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Missionaries and Christmas

The missionaries came over for dinner at our house a couple of nights ago.  My oldest served a mission to Japan, so one of the missionaries was asking him about what it was like in Japan, what foods he ate, etc.  The other missionary was fairly quiet, which was completely understandable, as he is from Cambodia and still getting acquainted with English.  (He speaks very well, however, considering how new he is.)  He did laugh, though, when we pointed out that he will be having similar conversations when he returns to Cambodia:  "What strange things did you eat in the United States?" 

I don't know Cambodian cuisine, but I made a guess that rice and curry wouldn't be completely foreign to him, and served that.  Dessert, however, was probably a bit strange.  I found an idea for Snowmen Sundaes here, and thought it was a cute, quick dessert.  We used pretzel sticks instead of licorice for the arms, though..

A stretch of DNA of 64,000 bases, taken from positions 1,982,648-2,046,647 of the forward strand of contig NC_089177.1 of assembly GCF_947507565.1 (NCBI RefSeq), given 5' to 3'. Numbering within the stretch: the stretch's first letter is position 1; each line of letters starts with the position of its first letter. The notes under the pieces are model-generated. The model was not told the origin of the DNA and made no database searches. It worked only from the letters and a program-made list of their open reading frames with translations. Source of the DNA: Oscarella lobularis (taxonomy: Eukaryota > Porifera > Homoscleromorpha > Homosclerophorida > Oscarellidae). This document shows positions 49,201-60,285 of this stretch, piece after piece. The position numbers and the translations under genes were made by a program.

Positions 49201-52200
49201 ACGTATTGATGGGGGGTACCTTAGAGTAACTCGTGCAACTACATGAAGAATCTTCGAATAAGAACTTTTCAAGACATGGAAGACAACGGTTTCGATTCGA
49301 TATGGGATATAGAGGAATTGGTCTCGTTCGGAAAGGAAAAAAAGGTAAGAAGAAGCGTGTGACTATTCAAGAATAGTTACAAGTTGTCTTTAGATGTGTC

The missionaries try to keep themselves busy and focused on the true meaning of Christmas during December, perhaps in part to help stave off homesickness.  The elder from Cambodia is primarily experiencing culture shock, though, I think.  He said that he converted to the church about 5 years ago, and his family is Buddhist, so he did not grow up celebrating Christmas.  He said he enjoys seeing the Christmas trees.

Moms of missionaries look forward to Christmas (and Mother's Day), because the missionaries are allowed to call home on those two days.  I loved hearing oldest son's voice, and loved hearing just how much he was enjoying his time of service. 

Service, love and Christmas just seem to go together, don't they?

Thankful thought:  Thanks to missionaries worldwide, who give their time in service to others.  Thanks also to those who are kind to them, regardless of whether or not they want to hear their message.

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